The month of May means not only the end of the school year and the beginning of summer but also the beginning of the busiest moving season of the year. That’s why May is National Moving Month. Your clients have a lot to think about when moving: along with organizing and packing up all of their belongings, there is also starting and stopping utilities, mail forwarding, updating voter registration, and so on. While the ever-growing number of items on their moving to-do list may be overwhelming, there are three important things you can do to help any client in the process of moving: (1) make sure they know where their important documents are, (2) help them set a moving budget, and (3) continue as their advisor, or connect them to a new advisor.
Make Sure They Know Where Their Important Documents Are
In all of the chaos of moving boxes and packing tape, it is easy for things to get lost in the shuffle or even thrown out during a move. Yet certain important documents, such as birth certificates, social security cards, passports, financial statements, and estate planning documents, should not be packed up and put on the moving truck along with the client’s dishes and shoes. You can help your client keep their important documents safe and accessible during their move and ensure that these items do not get thrown out by accident.
One idea you can suggest to your clients is that they purchase a portable file box with an attached lid and a secure latch. Purchasing a brightly colored one can make it more easily identifiable. Then, they should place this file box in a secure and easily accessible location. If they are moving locally, a logical place might be at a family member’s or friend’s home. If they are moving a longer distance, then that place might be the trunk of their car.
It is also wise for them to make electronic backup copies of all of their important documents. This could take the form of taking pictures of their documents and saving them to their smartphone, a password-protected removable flash or external hard drive, or storing them in the cloud. Then they will at least have a copy of these important documents in case they cannot locate the original. You can let your client know if you, as their advisor, have also made and stored copies of any of these important documents.
By helping your client with this simple step in the moving process, you will save them a lot of time and headache when, for example, they are not having to run around searching through unpacked boxes for their children’s birth certificates so that they can register them for their new school.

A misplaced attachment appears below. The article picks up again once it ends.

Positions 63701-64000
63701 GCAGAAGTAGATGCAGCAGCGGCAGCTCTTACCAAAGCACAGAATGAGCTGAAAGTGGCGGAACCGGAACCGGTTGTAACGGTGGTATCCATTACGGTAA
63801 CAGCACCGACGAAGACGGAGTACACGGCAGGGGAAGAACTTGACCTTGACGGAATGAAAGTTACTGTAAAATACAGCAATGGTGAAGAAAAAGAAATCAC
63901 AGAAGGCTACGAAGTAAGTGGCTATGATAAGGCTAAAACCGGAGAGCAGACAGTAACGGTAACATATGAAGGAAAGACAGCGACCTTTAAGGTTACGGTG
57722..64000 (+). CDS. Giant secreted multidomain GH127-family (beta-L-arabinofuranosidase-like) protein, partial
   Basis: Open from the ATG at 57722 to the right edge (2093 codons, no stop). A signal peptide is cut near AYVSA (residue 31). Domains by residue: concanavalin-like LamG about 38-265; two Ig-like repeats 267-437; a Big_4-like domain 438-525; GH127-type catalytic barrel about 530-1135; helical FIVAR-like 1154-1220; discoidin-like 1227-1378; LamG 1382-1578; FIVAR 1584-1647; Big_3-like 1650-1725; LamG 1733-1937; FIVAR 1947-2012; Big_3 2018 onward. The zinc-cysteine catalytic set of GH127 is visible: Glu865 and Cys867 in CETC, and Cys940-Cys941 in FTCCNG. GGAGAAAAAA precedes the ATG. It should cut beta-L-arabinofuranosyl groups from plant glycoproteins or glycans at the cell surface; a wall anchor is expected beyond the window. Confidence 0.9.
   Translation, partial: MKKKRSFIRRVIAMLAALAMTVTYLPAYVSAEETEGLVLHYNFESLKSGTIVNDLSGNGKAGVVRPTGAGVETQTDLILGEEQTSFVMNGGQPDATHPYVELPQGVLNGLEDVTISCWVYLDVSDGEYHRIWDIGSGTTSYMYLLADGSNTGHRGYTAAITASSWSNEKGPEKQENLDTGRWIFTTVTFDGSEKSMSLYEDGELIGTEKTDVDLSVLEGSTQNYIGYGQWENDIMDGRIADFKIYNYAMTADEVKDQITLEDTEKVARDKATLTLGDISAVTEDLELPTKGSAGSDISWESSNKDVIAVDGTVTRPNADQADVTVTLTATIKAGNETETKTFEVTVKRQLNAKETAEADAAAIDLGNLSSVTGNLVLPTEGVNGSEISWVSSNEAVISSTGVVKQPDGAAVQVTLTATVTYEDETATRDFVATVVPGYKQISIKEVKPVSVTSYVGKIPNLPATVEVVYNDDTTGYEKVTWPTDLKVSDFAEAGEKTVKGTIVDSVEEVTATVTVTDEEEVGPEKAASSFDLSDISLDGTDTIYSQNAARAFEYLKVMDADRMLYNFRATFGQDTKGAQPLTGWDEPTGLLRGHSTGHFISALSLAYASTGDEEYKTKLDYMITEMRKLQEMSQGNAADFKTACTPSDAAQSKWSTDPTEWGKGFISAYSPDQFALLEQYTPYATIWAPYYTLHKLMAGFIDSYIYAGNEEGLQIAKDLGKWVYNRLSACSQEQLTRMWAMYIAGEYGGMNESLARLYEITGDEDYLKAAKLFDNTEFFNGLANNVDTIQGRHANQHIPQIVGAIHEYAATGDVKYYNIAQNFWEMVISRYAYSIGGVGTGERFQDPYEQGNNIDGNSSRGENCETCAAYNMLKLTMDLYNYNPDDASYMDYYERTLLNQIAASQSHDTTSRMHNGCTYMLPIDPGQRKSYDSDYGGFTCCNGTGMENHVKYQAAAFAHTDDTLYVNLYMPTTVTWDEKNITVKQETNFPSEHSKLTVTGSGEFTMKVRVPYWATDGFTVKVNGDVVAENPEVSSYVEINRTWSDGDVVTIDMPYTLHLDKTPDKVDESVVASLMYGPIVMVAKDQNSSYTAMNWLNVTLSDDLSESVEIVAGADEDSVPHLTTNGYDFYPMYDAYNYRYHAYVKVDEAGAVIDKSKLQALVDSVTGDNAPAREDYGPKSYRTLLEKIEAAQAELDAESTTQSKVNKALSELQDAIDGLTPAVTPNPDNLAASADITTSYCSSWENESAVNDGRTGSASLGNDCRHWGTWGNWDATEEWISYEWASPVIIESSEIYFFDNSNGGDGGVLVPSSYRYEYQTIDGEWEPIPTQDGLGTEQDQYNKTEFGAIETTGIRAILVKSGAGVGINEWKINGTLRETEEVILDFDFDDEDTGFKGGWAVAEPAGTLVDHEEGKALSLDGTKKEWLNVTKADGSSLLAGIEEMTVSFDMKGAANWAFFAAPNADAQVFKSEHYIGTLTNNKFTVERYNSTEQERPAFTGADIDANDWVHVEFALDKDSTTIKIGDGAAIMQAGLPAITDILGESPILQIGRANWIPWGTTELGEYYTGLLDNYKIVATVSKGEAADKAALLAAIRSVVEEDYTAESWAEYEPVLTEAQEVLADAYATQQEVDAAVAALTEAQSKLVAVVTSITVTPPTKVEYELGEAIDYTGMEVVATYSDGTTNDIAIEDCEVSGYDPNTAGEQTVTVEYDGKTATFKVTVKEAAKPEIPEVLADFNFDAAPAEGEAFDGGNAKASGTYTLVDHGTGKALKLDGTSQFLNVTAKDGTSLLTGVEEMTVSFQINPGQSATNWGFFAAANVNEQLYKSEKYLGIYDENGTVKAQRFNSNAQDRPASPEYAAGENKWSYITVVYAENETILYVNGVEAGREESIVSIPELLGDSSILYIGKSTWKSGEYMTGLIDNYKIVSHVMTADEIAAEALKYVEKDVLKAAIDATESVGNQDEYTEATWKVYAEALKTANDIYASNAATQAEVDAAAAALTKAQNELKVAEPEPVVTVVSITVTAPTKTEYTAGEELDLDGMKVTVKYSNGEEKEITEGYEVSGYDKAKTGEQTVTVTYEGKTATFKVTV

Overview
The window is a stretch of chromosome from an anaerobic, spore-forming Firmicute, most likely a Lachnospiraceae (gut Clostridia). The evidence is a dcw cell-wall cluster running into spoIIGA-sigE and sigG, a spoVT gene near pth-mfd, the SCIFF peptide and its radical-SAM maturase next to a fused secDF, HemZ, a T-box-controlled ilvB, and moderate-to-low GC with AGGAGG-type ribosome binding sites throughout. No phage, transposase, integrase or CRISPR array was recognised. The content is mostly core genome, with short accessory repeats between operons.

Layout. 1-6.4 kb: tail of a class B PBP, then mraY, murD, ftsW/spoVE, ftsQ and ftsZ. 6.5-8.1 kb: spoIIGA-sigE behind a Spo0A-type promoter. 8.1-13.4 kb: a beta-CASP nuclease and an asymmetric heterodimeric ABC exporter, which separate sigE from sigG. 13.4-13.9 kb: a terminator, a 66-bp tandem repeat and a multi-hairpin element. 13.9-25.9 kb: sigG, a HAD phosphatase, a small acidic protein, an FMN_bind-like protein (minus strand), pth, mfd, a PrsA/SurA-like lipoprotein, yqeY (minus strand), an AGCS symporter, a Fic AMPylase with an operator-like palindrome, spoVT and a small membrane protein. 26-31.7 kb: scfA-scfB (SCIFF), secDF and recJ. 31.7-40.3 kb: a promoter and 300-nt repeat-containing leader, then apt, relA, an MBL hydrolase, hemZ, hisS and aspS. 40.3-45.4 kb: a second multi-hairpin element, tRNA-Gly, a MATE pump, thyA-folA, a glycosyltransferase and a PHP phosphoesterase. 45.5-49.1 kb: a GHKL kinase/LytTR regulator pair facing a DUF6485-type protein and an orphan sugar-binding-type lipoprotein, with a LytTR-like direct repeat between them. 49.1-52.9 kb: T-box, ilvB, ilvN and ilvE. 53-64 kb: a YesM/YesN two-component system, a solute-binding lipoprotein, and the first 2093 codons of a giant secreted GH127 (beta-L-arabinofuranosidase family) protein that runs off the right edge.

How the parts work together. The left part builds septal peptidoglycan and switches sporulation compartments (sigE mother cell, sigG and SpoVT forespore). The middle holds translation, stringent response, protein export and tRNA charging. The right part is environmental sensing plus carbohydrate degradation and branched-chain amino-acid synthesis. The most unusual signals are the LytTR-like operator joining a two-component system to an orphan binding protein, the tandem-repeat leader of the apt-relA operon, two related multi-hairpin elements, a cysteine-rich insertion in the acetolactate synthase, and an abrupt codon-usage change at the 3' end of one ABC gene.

Help Them Set a Moving Budget
One of the pressing questions associated with a move is how much it will cost. Although the final calculation of cost will depend on factors such as the size of the client’s home, the distance the client is moving, and the client’s willingness to take on DIY projects, encourage clients to reach out to you or their financial advisor to help them set a moving budget that aligns with their long-term financial goals.
Continue as Their Advisor or Connect Them to a New One
Finally, you should discuss with your client whether you will be able to continue being their advisor after their move. In situations where it is not possible to continue being their advisor, such as when a client is moving to a state where their current estate planning attorney is not licensed to practice, then the advisor can help make the client’s transition easier by connecting them with a competent attorney in their new home town.
For example, a will or trust created in one state should generally be valid in the client’s new home state. However, some documents, such as a financial or medical power of attorney, can be state-specific. Because estate planning laws vary by state, it is highly recommended that they have their estate planning documents reviewed to ensure their validity in the client’s new state. Their estate planning attorney can review their documents or you can connect them with an attorney in their new state who can review them.
If the client is married, their out-of-state move may have additional estate planning implications if they are moving to or from a community property state. Currently, there are nine community property states: Arizona, California, Idaho, Louisiana, Nevada, New Mexico, Texas, Washington, and Wisconsin. Moving from a community property state to a noncommunity property state (i.e., a common law state) or from a common law state to a community property state raises questions about whether community property remains or becomes community property. For example, if a couple acquires a home in California during their marriage and then moves to Nebraska and purchases a new home in Nebraska with the proceeds from the sale of their home in California, is the new Nebraska home community property? The client’s estate planning attorney can help answer these questions.
There is a lot to think about when moving, but it will ease the client’s burden if (1) they know where their important documents are, (2) they have a moving budget, and (3) they know they will continue to receive great advice from their advisor team after their move. If you need any assistance with a client who is moving, give us a call.